Fixed Loans – Pros & Cons

Fixed Loans VS Variable Loans

So you’re about to take out a home loan – should you fix the interest rate or take a variable rate…. or both?

Fixed loans – pros and cons

The interest rate will stay the same throughout the fixed period of your loan, so regardless of interest rate changes in the market, your repayments will remain unchanged – this security of an stable interest rate means you know what your repayments will be, which gives peace of mind.

The fixed rate does not last for the whole period of the loan and is typically between one and five years. After the fixed period has ended, the rate will change to a ‘revert rate’ which will be variable, and which may not be the lender’s most competitive rate. At this time, Golden Eggs Home Loans can assist you to determine if your loan is still suitable or whether it is in your best interest to switch products or re-finance to an alternative loan.

A fixed rate mortgage is often less flexible and has fewer features than variable loans – for example you may not be able to make extra or early repayments, or have access to offset accounts or redraw facilities, although some products will allow these so it is important to ensure that any fixed loan you are considering has the features that you require. Even if you are able to make extra repayments, these may be limited and if you pay over and above your allowance, you may be charged a fee.

Fixed rate loans have significant penalties for early termination (and the earlier you terminate, the higher the penalty) to compensate for the lender’s lost interest, so if there is the possibility of you selling the property, wanting to re-finance or pay out the loan during the fixed period, this type of loan would not be suitable.

Note that the fixed rate on offer at the time of initial discussion or application may change (increase or decrease) during the period from the loan application to settlement of the loan. In other words, the fixed rate on the loan may be higher (or lower) by the time the loan settles. Many lenders offer a ‘rate lock’ facility, where they charge a fee to guarantee that the rate will not move from the point of application through to settlement (generally around 0.10% to 0.25% of the loan amount).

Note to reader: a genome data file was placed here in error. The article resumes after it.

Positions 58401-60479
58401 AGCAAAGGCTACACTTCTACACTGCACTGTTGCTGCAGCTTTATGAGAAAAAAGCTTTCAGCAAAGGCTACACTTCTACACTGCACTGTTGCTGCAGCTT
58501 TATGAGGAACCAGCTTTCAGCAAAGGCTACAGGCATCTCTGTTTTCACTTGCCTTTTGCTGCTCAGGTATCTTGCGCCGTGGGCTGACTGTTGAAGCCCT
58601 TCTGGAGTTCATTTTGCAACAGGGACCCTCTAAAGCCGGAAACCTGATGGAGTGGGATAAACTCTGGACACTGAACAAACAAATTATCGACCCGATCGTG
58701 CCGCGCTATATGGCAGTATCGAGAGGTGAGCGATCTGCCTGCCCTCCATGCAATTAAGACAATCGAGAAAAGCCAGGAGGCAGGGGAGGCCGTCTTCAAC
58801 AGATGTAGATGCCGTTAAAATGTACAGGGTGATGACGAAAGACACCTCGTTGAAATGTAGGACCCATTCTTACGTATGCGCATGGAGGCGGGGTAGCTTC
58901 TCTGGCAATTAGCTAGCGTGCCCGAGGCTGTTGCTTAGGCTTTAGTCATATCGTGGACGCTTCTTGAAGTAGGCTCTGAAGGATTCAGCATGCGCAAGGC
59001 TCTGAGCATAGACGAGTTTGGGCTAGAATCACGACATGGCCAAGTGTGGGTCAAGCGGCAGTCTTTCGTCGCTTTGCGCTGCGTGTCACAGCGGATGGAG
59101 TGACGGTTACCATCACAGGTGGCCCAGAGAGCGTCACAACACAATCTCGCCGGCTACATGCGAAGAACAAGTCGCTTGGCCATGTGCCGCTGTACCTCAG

A fixed rate loan may have a higher rate than variable rate loans, and even if the fixed rate is lower, variable rates may drop and catch up with, or become more competitive than, the fixed rate.

Variable loans – pros and cons

A variable rate home loan has a fluctuating rate for the term of your home loan, so if interest rates go up, so do your monthly repayments. Conversely, if rates go down, so do your payments – this introduces risk as no one really knows what rates will do in the future. Also, lenders do not always mimic changes made by the Reserve Bank of Australia – this makes it more difficult for you to budget and does not offer the same security as the fixed rate.

Variable rate loans are often more flexible in areas such as redraw and early repayments – in which case you can pay extra when you can afford it. Making extra repayments reduces the total interest payable on the loan, also reducing the term of your mortgage and increasing the amount of equity in your home (providing your home value remains constant or increases). If a re-draw facility is available, you can withdraw some or all of those funds if they are needed down the track. You can also pay out your loan if you re-finance to a better loan, or move house.

So what should you do?

No matter what economists, media and the market say, no one knows which way rates will go – in addition to market cycles and Australian economic conditions, there is still a lot of uncertainty and the chance of more volatility ahead.

If you are considering a fixed rate, you need to:

  • check that the loan has the features you want
  • understand that getting out of the loan before the fixed period expires will have financial consequences, and these could be severe
  • make sure the interest rate will be honoured while the lender processes your loan (and note that there is often a fee to lock in the rate)

The key with fixed rate loans is to view them as a way to achieve repayment certainty – not necessarily as a way of saving money.

When considering a variable rate loan, you need to plan and budget for increases in interest rates, and make sure that you’re able to meet your repayment obligations should rates rise by, say, an additional 2%.

Note that you can split the home loan so it is part fixed and part variable, giving you the security that at least part of your loan is locked in at a rate you can count on. Please contact us with any questions or to discuss your options.

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